New Australian women leaders foundation to be led by ABC TV news presenter

By on 21/09/2016
Virginia Haussegger a TV news presenter for ABC, Australia’s public broadcaster, will present her last ABC bulletin in October

TV news presenter Virginia Haussegger has quit the ABC, Australia’s public broadcaster, to lead a new foundation dedicated to getting more women into senior government and public sector roles in Australia.

Haussegger, who has worked in media for 30 years, will join the University of Canberra’s 50/50 by 2030 Foundation as director in November this year.

Based within the university’s Institute for Governance and Policy Analysis, the foundation will conduct research, develop training modules and carry out gender audits on a consultancy basis.

Haussegger said she was chomping at the bit to get into her new role, and that progress on gender equality in leadership roles over the past 20 years had been nowhere near what she had hoped it would be.

“The fact we are so far into the 21st century and women are so poorly represented in positions of power and public power is just extraordinary.

“It’s not an issue of fairness, it’s just good management, common sense and a much better outcome for policymakers, for government, for political parties if women are equally at the top table,” she said, as reported by the Canberra Times.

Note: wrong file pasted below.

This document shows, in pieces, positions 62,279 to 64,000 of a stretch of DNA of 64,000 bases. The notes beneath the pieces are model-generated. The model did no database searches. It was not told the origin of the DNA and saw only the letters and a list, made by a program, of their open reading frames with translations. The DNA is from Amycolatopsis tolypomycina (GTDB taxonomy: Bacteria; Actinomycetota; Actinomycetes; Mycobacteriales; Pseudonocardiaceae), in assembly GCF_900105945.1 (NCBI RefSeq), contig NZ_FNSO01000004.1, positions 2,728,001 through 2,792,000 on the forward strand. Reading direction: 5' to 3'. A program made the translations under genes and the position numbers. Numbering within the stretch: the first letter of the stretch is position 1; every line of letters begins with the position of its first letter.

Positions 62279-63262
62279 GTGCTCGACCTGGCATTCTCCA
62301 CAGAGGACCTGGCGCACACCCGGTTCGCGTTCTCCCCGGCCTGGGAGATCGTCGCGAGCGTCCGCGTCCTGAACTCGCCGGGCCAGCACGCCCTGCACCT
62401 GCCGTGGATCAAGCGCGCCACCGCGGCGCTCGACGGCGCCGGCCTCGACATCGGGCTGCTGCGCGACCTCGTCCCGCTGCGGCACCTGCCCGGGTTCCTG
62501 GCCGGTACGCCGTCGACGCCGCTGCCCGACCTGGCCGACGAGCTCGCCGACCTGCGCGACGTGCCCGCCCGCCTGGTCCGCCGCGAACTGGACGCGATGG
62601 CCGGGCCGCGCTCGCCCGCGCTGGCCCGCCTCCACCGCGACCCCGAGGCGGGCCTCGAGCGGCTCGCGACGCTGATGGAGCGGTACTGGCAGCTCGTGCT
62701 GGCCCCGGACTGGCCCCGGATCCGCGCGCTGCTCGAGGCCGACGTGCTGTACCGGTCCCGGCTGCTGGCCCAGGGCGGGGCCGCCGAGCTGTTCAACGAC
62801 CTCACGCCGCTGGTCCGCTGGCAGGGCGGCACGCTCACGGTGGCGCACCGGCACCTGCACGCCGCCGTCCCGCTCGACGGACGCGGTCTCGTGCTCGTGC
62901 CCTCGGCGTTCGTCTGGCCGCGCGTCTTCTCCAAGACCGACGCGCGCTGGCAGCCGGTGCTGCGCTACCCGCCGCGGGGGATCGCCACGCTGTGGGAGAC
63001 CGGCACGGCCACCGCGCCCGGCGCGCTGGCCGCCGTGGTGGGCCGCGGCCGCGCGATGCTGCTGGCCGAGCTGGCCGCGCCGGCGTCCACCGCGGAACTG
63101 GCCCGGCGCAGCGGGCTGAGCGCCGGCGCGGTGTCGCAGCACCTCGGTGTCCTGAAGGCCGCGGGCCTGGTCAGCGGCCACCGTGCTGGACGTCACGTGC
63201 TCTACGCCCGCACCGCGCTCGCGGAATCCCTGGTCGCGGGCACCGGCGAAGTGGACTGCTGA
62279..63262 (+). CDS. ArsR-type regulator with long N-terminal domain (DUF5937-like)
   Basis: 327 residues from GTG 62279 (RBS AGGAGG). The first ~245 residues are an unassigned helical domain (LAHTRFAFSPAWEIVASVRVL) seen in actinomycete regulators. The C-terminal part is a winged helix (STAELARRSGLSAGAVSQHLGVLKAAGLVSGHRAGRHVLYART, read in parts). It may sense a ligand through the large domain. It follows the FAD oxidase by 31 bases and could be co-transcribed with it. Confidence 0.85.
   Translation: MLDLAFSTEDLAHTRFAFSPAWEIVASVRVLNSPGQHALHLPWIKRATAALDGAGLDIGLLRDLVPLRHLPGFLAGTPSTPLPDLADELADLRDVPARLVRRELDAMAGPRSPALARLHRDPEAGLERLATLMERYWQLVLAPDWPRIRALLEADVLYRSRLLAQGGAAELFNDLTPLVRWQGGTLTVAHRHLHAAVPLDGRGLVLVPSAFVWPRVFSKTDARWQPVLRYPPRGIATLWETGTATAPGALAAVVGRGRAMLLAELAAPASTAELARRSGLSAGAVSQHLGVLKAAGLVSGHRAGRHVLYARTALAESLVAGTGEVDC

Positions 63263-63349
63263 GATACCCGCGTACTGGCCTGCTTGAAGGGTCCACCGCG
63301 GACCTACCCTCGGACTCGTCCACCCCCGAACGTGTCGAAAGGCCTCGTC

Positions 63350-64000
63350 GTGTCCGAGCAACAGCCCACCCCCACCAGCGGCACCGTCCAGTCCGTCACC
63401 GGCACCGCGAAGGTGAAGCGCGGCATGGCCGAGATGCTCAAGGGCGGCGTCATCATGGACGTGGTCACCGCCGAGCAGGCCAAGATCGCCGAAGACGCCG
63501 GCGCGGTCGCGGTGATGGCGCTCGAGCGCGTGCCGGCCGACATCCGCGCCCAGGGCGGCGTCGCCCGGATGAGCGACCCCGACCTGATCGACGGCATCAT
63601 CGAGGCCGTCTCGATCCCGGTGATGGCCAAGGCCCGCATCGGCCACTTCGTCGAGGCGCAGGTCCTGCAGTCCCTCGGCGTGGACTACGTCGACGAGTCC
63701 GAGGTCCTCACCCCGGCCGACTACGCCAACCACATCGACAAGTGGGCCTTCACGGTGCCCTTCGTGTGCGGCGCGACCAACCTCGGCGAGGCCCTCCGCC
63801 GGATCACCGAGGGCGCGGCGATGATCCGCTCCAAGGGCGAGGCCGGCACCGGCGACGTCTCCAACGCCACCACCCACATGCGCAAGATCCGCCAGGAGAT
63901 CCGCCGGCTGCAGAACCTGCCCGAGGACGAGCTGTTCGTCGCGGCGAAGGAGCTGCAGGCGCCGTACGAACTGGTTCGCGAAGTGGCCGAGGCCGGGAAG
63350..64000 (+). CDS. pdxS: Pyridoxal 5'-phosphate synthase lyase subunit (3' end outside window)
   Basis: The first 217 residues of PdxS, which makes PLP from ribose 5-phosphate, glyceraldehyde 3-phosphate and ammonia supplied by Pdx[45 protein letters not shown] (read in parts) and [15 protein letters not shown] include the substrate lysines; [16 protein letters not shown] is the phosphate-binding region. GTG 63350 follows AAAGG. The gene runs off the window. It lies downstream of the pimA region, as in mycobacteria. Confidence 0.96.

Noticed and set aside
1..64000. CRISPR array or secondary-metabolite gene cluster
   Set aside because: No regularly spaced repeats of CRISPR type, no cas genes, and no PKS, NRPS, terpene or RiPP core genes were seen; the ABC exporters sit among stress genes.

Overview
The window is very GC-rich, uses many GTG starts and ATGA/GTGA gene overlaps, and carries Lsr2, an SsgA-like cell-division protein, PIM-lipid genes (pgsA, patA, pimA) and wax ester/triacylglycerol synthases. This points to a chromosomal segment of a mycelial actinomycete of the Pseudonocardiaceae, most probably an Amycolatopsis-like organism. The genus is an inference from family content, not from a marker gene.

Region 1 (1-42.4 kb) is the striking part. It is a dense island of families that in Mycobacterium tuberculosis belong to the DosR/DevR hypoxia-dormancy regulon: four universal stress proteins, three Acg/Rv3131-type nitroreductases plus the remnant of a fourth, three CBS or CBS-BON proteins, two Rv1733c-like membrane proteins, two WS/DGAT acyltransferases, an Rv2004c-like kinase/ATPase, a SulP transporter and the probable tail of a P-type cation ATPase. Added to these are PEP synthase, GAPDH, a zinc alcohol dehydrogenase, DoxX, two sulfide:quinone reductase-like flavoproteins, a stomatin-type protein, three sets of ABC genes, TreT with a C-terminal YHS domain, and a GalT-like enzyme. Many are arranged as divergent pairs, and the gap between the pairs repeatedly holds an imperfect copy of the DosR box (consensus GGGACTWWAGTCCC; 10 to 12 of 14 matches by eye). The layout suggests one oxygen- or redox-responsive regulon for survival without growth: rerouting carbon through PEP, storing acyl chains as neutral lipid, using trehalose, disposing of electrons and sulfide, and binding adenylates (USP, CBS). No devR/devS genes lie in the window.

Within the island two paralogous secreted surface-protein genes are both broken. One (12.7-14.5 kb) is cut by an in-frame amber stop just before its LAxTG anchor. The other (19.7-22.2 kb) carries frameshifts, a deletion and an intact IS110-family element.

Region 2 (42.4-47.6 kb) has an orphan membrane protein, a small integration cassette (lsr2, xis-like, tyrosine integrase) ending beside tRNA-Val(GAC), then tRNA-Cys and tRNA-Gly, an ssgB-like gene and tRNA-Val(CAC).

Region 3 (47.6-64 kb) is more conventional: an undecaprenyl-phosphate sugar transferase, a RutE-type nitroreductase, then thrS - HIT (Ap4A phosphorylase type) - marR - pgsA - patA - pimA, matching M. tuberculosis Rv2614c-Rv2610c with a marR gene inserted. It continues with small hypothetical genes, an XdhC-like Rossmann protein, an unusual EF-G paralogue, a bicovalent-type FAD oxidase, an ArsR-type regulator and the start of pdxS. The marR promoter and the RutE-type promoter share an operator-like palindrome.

Women outnumber men in the Australian public service, but only made up 42% of the senior executive service last year. As of 2015 there were twice as many men as women in senior roles in many states, including Queensland, New South Wales and Victoria. Just 31% of federal parliamentarians were female in 2015, while women made up 39% of federal government boards.

But just this month, newly elected chief minister of the Northern Territory government Michael Gunner revealed his majority female cabinet. Five out of eight ministers are female, the highest proportion of women ever in an Australian state government.

Prime minister Malcolm Turnbull called for “more leadership to be shown on gender equality” in public service during an address to 800 public servants in April this year. Speaking in parliament in Canberra, he urged managers to offer more flexible working options and to prioritise work/life balance.

This address came a few days before the launch of the Australian public service gender equality strategy 2016-19, which aims to increase take-up of flexible working practices by both men and women, and to foster a supportive workplace culture in public service.

Haussegger, who will present her last ABC bulletin in October, was made a member of the order of Australia in 2014 for her advocacy for women’s rights.

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See also:

Australia’s finance department secretary Jane Halton resigns

Bank of England deputy governor quits for LSE role

Women leaders top priority for UK’s incoming civil service commissioner

Research tracks gender equality among G20 officials

 

About Tamsin Rutter

Tamsin Rutter is a journalist based in Brussels, Belgium. She writes on a variety of topics, including public services, cities, local and central government and education. She was formerly the deputy editor of the Guardian’s Public Leaders Network and Housing Network.

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